s. Therefore the laboratory operated by CERN is commonly referred to as the European laboratory for particle physics (Laboratoire européen pour la physique des particules) which better describes the research being performed at CERN.

Scientific achievements


Several important achievements in particle physics have been made during experiments at CERN. They include:
  • 1973: The discovery of neutral current
    Neutral current
    Weak neutral current interactions are one of the ways in which subatomic particles can interact by means of the weak force. These interactions are mediated by the boson...

    s in the Gargamelle
    Gargamelle
    Gargamelle was a giant bubble chamber detector at CERN, designed mainly for the detection of neutrino interactions. Built in France, with a diameter of nearly 2 meters and 4.8 meters in length, Gargamelle held nearly 12 cubic meters of freon...

     bubble chamber.
  • 1983: The discovery of W and Z bosons
    W and Z bosons
    The W and Z bosons are the elementary particles that mediate the weak interaction; their symbols are , and . The W bosons have a positive and negative electric charge of 1 elementary charge respectively and are each other's antiparticle. The Z boson is electrically neutral and its own...

     in the UA1 and UA2 experiments.
  • 1989: The determination of the number of light neutrino
    Neutrino
    A neutrino is an electrically neutral, weakly interacting elementary subatomic particle with a half-integer spin, chirality and a disputed but small non-zero mass. It is able to pass through ordinary matter almost unaffected...

     families at the Large Electron–Positron Collider (LEP) operating on the Z boson peak.
  • 1995: The first creation of antihydrogen
    Antihydrogen
    Antihydrogen is the antimatter counterpart of hydrogen. Whereas the common hydrogen atom is composed of an electron and proton, the antihydrogen atom is made up of a positron and antiproton...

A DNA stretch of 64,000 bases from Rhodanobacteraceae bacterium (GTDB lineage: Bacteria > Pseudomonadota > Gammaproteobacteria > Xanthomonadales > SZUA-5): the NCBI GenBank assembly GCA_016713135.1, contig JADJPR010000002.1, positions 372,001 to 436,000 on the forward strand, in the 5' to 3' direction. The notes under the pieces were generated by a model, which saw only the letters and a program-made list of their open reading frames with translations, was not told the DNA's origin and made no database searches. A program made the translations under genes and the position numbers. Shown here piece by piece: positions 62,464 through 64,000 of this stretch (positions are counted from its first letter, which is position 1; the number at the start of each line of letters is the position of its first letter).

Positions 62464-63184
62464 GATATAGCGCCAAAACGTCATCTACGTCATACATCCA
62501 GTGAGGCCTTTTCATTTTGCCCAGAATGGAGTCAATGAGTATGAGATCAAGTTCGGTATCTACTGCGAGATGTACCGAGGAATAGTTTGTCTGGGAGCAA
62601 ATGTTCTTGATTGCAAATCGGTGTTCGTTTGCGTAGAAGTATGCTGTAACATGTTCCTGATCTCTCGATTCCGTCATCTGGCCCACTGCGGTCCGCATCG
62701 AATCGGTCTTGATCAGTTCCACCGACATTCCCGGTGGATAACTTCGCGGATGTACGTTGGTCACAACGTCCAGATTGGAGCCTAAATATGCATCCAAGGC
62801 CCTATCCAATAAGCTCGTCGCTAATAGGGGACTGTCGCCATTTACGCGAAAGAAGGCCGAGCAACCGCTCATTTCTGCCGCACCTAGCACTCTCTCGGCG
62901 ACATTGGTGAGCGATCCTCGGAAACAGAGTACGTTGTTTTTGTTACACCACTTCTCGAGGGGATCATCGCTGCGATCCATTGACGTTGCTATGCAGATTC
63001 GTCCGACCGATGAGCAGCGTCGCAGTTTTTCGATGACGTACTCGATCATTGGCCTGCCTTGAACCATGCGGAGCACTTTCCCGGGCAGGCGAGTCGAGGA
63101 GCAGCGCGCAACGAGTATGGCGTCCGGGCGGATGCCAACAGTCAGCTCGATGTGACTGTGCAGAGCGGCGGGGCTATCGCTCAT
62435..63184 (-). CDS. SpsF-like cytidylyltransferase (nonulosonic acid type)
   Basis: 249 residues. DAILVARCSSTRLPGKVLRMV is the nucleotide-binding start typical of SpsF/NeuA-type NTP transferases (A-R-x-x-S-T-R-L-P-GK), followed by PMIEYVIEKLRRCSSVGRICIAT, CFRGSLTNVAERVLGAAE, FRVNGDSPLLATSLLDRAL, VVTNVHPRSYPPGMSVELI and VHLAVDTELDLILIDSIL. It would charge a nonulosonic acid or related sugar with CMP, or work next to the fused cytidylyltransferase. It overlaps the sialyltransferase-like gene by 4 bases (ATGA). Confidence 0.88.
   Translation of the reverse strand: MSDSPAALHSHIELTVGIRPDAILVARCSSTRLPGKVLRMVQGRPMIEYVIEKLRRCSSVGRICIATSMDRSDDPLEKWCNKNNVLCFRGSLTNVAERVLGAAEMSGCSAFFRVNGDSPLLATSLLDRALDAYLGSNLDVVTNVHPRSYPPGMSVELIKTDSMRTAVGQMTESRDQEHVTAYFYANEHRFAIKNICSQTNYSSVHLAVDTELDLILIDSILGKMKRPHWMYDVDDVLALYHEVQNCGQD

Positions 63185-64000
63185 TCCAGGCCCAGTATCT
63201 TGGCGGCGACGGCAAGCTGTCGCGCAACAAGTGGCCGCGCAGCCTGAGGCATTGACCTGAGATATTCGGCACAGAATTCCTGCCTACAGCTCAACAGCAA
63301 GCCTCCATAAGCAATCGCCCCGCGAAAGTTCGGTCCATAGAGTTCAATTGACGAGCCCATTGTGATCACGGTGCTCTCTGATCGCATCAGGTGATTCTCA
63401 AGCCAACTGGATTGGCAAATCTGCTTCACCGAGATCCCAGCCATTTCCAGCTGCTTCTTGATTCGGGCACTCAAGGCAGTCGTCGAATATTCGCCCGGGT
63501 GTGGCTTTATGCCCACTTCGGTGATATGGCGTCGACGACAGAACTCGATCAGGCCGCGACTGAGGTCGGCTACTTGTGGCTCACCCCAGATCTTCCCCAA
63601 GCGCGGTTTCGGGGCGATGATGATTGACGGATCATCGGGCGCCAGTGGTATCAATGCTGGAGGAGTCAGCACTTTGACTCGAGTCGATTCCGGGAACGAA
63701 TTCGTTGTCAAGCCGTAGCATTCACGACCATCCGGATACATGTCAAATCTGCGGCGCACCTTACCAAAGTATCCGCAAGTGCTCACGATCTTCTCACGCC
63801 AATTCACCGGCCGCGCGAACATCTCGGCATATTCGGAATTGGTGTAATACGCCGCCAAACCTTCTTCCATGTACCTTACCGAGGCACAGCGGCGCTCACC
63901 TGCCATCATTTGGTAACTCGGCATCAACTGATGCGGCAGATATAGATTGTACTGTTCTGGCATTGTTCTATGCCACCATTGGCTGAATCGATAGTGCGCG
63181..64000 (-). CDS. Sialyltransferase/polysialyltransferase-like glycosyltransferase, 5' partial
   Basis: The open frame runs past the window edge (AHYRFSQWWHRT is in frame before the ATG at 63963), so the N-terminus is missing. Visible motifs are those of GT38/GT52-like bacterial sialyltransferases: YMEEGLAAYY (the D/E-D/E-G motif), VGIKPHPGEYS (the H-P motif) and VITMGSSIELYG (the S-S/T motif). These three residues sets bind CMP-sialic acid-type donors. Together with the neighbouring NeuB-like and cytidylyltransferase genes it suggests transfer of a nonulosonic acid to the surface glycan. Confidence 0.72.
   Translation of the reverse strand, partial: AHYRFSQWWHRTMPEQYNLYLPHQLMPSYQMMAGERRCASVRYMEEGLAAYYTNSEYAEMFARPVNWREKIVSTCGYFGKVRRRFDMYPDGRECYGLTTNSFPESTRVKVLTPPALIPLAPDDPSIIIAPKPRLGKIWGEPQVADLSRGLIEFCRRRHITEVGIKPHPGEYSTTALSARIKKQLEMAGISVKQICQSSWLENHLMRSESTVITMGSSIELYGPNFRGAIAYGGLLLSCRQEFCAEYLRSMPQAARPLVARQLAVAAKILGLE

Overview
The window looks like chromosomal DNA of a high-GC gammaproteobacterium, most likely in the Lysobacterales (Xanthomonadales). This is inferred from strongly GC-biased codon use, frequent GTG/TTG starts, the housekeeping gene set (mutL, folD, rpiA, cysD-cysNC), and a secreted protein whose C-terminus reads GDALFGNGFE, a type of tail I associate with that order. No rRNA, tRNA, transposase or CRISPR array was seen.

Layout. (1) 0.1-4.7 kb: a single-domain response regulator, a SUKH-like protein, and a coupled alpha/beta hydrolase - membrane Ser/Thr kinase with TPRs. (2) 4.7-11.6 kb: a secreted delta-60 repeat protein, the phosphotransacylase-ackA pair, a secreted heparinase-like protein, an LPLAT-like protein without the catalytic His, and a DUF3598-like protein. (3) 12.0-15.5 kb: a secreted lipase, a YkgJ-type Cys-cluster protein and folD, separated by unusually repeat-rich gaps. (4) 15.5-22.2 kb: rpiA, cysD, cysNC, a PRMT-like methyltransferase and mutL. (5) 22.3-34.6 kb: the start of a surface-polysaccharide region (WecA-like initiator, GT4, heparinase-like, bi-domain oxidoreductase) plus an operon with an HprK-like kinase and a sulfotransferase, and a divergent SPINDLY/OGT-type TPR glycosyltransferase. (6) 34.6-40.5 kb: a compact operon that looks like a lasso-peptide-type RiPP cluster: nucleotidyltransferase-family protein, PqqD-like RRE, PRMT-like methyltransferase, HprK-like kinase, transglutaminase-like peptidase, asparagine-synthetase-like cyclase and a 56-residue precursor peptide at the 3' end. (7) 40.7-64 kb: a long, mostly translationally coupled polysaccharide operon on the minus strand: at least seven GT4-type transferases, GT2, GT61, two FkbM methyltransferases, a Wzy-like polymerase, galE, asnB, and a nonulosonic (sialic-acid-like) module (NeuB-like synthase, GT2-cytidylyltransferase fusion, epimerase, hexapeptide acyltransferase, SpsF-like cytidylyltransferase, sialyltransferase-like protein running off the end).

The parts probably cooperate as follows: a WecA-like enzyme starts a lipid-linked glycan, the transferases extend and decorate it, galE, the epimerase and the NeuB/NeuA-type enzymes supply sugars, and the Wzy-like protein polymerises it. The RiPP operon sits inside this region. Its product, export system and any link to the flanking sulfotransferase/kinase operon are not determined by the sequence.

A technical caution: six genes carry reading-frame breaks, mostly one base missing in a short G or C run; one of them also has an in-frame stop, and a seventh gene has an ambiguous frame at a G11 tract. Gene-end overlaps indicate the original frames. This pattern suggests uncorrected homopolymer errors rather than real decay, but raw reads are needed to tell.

atoms in the PS210 experiment
    PS210 experiment
    The PS210 experiment was the first experiment that led to the observation of antihydrogen atoms produced at the Low Energy Antiproton Ring at CERN in 1995. The antihydrogen atoms were produced in flight and moved at nearly the speed of light...

    .
  • 1999: The discovery of direct CP-violation in the NA48 experiment.
  • 2010: The isolation of 38 atoms of anti-hydrogen
  • 2011: Maintaining anti-hydrogen for over 15 minutes


The 1984 Nobel Prize in physics was awarded to Carlo Rubbia
Carlo Rubbia
Carlo Rubbia Knight Grand Cross is an Italian particle physicist and inventor who shared the Nobel Prize in Physics in 1984 with Simon van der Meer for work leading to the discovery of the W and Z particles at CERN.-Biography:...

 and Simon van der Meer
Simon van der Meer
Simon van der Meer was a Dutch particle accelerator physicist who shared the Nobel Prize in Physics in 1984 with Carlo Rubbia for contributions to the CERN project which led to the discovery of the W and Z particles, two of the most fundamental constituents of matter.-Biography:One of four...

 for the developments that led to the discoveries of the W and Z bosons. The 1992 Nobel Prize in physics was awarded to CERN staff researcher Georges Charpak
Georges Charpak
Georges Charpak was a French physicist who was awarded the Nobel Prize in Physics in 1992.-Life:Georges Charpak was born to Jewish family in the village of Dąbrowica in Poland . Charpak's family moved from Poland to Paris when he was seven years old...

 "for his invention and development of particle detectors, in particular the multiwire proportional chamber."

Computer science



The World Wide Web
World Wide Web
The World Wide Web is a system of interlinked hypertext documents accessed via the Internet...

 began as a CERN project called ENQUIRE
ENQUIRE
ENQUIRE was an early software project written in 1980 by Tim Berners-Lee at CERN, which was the predecessor to the World Wide Web in 1989.It was a simple hypertext program that had some of the same ideas as the Web and the Semantic Web but was different in several important ways.According to...

, initiated by Tim Berners-Lee
Tim Berners-Lee
Sir Timothy John "Tim" Berners-Lee, , also known as "TimBL", is a British computer scientist, MIT professor and the inventor of the World Wide Web...

 in 1989 and Robert Cailliau
Robert Cailliau
Robert Cailliau , born 26 January 1947, is a Belgian informatics engineer and computer scientist who, together with Sir Tim Berners-Lee, developed the World Wide Web.-Biography:...

 in 1990. Berners-Lee and Cailliau were jointly honored by the Association for Computing Machinery
Association for Computing Machinery
The Association for Computing Machinery is a learned society for computing. It was founded in 1947 as the world's first scientific and educational computing society. Its membership is more than 92,000 as of 2009...

 in 1995 for their contributions to the development of the World Wide Web.

Based on the concept of hypertext
Hypertext